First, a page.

Poorly written? Maybe we aren’t reading the same thing. The outcomes model is not a bad concept – it’s just currently being executed very poorly. The inherent problem is that the model relies on – even REQUIRES – people to fail to meet criteria that have been set. Why? Because that’s how the vendor “proves” savings that are “immediate” and can tout to the employer that the vendor’s program is free because it’s paid for by people who fail to meet the criteria. But this approach fails on numerous fronts, several of which the writer clearly points out. Two of them are: 1) it has all kinds of potential to make health plan members view the employer as foe, not friend, and 2) often the vendors have nothing in place to help people meet the criteria (but that’s on purpose, because some people have to fail to pay for the program and show savings). In the end, the concept isn’t all bad, ie. providing a way for the healthy to quit subsidizing those who aren’t willing to take care of themselves. But it wasn’t well thought out at the federal level/ACA, and it certainly isn’t being executed well in the marketplace. Wellness vendors have a long history of waving pompoms at successes that aren’t really successes – and this is one of them.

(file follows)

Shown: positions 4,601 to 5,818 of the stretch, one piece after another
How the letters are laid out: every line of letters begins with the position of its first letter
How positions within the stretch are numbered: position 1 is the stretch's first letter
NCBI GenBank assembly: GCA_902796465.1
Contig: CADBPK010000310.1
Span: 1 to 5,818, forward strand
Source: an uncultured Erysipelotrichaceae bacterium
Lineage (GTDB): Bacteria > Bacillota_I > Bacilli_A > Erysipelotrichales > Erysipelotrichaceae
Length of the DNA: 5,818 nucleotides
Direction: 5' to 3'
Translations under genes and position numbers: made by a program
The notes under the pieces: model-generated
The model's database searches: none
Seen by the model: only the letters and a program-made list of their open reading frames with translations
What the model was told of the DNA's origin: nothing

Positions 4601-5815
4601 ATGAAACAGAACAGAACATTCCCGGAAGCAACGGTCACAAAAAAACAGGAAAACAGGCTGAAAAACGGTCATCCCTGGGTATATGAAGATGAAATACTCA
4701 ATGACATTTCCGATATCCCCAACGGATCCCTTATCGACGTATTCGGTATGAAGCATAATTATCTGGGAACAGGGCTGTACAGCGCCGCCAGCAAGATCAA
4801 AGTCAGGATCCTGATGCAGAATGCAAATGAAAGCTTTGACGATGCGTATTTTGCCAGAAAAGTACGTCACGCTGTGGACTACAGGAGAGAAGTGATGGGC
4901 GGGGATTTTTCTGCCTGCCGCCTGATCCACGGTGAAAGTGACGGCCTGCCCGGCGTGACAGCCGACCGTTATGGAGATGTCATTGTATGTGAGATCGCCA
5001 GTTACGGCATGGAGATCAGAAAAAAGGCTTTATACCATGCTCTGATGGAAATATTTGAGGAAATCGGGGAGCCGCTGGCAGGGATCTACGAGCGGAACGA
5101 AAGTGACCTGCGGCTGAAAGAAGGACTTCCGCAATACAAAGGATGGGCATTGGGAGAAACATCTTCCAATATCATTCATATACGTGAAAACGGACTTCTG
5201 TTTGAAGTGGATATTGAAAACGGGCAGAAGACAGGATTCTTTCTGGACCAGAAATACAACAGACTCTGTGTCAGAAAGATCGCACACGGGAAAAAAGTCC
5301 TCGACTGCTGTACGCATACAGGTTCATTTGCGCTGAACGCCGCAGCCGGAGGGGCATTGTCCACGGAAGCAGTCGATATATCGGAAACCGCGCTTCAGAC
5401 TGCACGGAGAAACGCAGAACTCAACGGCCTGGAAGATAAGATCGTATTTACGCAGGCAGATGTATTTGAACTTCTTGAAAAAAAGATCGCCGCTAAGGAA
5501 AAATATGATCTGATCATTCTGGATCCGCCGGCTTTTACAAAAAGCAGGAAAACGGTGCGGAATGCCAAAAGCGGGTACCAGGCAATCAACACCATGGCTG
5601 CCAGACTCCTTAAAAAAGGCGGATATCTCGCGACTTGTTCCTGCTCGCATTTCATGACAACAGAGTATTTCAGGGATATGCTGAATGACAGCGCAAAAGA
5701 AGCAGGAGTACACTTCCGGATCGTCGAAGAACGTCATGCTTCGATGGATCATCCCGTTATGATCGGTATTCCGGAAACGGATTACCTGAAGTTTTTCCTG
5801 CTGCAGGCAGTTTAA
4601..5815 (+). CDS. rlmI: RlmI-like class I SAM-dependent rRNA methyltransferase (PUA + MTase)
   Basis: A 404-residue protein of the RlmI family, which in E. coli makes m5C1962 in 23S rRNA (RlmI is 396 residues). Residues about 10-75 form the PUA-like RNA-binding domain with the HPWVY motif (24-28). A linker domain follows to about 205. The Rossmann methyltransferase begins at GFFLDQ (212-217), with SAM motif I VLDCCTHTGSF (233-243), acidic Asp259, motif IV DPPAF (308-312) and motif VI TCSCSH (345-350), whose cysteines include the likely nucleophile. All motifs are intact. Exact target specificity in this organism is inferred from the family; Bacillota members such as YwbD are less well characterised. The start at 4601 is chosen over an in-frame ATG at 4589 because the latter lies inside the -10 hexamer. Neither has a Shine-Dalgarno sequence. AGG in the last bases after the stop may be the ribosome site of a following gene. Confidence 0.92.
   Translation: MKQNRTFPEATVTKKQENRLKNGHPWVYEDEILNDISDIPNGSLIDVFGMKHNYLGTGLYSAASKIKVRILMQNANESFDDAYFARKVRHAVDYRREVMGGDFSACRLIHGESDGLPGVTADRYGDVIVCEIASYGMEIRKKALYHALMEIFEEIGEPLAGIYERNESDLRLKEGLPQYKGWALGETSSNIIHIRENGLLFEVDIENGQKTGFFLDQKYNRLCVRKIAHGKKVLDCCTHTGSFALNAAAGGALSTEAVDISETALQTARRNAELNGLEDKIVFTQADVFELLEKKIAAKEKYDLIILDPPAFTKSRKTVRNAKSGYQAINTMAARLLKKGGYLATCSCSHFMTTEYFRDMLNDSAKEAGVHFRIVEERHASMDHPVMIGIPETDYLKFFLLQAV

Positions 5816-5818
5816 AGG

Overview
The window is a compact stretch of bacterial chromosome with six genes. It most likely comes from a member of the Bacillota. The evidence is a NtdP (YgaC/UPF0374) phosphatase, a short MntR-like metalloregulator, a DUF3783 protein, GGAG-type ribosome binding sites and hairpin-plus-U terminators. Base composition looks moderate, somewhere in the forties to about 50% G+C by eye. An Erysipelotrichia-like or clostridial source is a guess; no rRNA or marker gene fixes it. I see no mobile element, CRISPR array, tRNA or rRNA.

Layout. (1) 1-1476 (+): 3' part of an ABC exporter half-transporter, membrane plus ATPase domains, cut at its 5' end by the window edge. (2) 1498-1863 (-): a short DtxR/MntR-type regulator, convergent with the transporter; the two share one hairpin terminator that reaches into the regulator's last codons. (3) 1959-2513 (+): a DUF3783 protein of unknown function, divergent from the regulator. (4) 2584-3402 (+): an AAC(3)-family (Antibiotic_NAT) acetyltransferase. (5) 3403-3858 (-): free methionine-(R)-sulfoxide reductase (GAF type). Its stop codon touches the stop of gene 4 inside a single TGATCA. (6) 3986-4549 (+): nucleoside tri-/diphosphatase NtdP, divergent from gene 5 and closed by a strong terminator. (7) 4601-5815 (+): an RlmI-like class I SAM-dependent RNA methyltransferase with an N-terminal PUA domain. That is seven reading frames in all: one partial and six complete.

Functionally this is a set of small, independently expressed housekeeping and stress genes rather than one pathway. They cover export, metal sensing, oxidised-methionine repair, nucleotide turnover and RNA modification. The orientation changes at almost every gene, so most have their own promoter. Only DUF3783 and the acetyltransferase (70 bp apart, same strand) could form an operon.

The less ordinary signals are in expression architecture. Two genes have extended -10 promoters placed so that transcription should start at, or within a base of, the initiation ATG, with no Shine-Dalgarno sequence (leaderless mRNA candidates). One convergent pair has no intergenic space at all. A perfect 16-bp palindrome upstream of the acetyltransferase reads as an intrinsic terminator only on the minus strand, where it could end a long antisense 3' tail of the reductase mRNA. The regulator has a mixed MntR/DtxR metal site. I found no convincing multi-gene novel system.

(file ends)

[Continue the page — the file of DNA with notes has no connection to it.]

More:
I dont know if it was Bravo but this exact thing happened to me. I decided to let the money go (a lot of money!). That was before the big Anthem hack, and now I’m really glad I made that decision. And if you are Highmark (my employer), congratulations on getting your employees to hate you in order to save a few bucks.